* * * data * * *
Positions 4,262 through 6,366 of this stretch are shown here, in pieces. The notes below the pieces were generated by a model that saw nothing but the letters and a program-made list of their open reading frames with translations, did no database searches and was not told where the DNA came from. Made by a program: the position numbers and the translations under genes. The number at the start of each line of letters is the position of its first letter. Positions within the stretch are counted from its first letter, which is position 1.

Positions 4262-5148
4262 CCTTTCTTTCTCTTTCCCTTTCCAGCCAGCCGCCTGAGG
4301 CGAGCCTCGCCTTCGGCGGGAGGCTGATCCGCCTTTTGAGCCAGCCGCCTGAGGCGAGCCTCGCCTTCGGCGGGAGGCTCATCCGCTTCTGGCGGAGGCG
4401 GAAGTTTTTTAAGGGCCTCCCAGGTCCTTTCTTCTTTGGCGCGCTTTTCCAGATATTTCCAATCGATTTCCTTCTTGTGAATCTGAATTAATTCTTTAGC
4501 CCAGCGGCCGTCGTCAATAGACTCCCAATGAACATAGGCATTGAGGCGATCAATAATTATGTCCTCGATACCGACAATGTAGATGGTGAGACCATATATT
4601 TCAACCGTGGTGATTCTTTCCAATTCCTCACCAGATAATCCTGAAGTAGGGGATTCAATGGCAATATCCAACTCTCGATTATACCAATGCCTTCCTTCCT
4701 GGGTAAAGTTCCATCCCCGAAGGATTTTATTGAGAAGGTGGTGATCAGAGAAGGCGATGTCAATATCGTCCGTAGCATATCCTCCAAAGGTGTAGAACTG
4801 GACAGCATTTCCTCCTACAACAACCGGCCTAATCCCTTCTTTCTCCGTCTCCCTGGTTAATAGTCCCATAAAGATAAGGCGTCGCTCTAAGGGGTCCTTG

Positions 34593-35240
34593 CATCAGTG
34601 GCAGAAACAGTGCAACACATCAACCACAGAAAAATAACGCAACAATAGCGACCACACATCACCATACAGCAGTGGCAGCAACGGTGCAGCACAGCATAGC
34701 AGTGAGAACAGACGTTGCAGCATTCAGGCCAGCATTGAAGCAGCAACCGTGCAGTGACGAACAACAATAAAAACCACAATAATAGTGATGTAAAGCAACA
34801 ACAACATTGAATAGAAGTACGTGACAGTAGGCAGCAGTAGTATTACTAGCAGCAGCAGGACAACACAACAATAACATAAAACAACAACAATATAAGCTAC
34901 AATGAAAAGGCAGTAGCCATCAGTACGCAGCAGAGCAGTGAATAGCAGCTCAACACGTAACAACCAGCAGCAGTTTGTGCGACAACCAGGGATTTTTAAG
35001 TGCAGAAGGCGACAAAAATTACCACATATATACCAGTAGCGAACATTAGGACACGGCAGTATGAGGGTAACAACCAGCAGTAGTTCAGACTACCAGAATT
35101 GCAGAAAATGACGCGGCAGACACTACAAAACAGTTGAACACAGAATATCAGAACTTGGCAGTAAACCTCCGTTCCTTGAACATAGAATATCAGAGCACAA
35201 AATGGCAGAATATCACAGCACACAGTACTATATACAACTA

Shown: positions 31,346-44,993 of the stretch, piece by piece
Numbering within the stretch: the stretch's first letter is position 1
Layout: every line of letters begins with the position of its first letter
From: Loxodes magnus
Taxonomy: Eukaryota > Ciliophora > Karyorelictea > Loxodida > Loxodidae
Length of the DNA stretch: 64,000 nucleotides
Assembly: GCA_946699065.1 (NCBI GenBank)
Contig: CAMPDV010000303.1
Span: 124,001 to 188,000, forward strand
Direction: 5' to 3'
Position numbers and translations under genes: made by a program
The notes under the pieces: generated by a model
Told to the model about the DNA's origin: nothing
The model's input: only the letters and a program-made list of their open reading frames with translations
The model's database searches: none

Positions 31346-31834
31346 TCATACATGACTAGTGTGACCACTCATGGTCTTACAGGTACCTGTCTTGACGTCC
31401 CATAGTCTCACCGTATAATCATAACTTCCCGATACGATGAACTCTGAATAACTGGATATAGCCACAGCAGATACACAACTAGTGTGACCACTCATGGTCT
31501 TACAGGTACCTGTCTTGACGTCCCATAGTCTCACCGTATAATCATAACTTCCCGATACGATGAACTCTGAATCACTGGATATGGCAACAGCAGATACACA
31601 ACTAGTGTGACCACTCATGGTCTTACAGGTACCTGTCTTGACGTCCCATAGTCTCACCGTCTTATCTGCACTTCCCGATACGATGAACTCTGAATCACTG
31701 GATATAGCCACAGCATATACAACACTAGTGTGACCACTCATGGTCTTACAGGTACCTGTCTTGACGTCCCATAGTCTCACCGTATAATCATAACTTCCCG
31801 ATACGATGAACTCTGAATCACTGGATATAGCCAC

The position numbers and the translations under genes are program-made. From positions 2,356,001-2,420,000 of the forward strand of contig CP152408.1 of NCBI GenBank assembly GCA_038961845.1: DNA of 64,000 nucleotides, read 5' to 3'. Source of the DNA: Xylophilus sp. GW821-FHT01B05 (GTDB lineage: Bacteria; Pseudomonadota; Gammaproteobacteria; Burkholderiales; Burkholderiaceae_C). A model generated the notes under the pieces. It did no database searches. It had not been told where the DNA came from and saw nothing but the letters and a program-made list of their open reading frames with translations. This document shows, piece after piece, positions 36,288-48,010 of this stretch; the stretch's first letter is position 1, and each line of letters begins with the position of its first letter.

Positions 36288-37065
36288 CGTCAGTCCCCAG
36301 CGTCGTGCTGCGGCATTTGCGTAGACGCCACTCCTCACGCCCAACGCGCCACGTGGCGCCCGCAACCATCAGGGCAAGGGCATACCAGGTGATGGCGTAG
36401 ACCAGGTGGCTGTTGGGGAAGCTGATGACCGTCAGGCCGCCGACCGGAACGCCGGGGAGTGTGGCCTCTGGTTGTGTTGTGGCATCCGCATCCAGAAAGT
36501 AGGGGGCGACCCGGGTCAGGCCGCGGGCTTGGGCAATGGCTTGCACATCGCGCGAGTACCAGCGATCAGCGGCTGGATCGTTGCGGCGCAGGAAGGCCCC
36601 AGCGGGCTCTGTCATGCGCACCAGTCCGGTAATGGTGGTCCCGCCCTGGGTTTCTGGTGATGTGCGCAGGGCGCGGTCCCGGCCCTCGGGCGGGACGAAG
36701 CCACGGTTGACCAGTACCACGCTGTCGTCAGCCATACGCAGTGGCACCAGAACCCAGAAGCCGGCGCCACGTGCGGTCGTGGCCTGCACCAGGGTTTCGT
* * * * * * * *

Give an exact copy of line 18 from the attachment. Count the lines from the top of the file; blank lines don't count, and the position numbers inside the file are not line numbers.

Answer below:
35201 AATGGCAGAATATCACAGCACACAGTACTATATACAACTA